Right before the July Fourth holiday, thousands of Minneapolis workers got a welcomed treat.
Last Friday, the Minneapolis City Council voted to increase the hourly minimum wage to $15, which will apply to most employees in the city, including those who work on tips. According to the legislation, companies based in the city have a five- to seven-year window to phase in the hike.
“Fifteen an hour has officially arrived in the heartland!” said Guillermo Lindsey, a Minneapolis-based McDonald’s worker and Fight for $15 member, in an emailed statement. “It wasn’t easy, but after years of going on strike, taking to the streets and raising our voices for higher wages, we have finally won the raise we need. Getting paid $15/hour will help us pay for groceries, make the rent and cover the basics without relying on public assistance. We’re proud that Minneapolis is the first city in the Midwest to pass $15/hour, but we promise it won’t be the last.”
Lindsey added, “This movement has momentum that can’t be stopped, and we’ll keep on standing up and speaking out until everyone, everywhere, is paid at least $15/hour and has the right to join a union.”
Workers who earn most of their salary on tips will see their hourly pay bump up to $15 an hour on top of what they’ll receive in tips. National Employment Law Project Executive Director Chris Owens said, in a statement, that this marked another victory for the Fight for $15 movement and that the movement’s expansion won’t stop.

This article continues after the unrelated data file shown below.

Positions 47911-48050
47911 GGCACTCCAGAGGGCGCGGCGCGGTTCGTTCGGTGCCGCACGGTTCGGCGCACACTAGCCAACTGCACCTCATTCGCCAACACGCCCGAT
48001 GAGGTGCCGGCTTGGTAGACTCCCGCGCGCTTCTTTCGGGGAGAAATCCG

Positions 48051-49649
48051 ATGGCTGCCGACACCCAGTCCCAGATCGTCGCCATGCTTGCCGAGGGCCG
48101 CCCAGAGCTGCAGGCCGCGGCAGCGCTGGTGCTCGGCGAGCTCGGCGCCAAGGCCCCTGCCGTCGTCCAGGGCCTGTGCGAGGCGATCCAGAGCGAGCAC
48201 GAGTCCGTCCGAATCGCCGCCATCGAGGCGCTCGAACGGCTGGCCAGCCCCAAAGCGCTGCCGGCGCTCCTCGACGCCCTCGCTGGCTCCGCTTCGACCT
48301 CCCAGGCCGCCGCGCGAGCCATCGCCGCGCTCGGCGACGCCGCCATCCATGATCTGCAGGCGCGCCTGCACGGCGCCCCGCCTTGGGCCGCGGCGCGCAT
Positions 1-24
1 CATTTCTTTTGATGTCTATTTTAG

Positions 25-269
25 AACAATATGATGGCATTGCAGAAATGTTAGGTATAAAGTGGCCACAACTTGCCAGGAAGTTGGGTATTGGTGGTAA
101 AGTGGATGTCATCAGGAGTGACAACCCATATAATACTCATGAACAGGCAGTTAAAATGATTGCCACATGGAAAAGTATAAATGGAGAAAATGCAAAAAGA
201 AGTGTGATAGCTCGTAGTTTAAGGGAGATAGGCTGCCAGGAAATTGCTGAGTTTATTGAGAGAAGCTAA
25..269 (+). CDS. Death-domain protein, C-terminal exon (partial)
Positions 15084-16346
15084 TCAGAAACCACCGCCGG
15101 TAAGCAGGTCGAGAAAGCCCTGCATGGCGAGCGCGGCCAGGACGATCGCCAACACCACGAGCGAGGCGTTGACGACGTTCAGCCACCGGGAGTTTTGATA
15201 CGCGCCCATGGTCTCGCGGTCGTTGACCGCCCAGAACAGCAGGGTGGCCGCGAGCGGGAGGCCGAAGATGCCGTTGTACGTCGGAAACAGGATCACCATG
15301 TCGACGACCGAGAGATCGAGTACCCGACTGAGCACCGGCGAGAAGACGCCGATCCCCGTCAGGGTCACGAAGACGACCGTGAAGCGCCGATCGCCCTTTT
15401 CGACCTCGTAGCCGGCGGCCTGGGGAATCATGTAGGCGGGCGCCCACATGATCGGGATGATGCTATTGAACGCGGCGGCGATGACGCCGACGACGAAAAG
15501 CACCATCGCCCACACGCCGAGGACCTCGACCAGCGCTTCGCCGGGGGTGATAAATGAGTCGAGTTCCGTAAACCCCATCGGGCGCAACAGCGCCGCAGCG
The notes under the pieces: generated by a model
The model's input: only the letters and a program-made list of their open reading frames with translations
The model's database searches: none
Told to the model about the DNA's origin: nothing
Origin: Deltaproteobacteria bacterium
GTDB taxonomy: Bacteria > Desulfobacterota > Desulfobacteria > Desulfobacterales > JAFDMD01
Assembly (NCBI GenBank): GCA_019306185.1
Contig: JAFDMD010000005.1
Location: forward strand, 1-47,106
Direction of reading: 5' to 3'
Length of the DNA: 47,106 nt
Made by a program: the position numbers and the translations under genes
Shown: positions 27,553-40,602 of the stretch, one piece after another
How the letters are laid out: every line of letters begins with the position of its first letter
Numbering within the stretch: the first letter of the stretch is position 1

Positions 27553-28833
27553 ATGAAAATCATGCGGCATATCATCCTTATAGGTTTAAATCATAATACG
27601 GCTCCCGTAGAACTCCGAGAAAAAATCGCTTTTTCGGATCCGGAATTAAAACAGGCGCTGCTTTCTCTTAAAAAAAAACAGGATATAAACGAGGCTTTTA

“With its spread today into the American heartland, the Fight for $15 continues to change the country,” said Owens. “The increase is a testament to the bravery of workers who went on strike, spoke out and marched in the streets, beating back a cruel preemption bill in the state Legislature that would have snatched away their hopes for higher pay and basic economic security. It’s a victory not only for the fast-food cooks and home care workers whose lives will improve, but also for the city’s economy as a whole, which will grow stronger with more money in the pockets of 71,000 workers.”
Owens said that he believes other cities will follow Minneapolis’ lead and praised the city council for passing a minimum wage increase.
“The Minneapolis City Council also deserves credit for making its city the first in the Midwest to pass a $15 minimum wage, and for making sure tipped workers receive the same wages as non-tipped workers,” stated Owens.
According to the Fight for $15 movement, Minneapolis’ new minimum wage will benefit 73,000 people (or 23 percent of workers in the city). The Economic Policy Institute’s Family Budget Calculator estimated that in 2014, a single worker with no children who works full-time would need a $13.10 hourly wage to make ends meet in the Minneapolis/St. Paul/Bloomington metro area. A single, full-time worker with one child would need a $26-an-hour salary.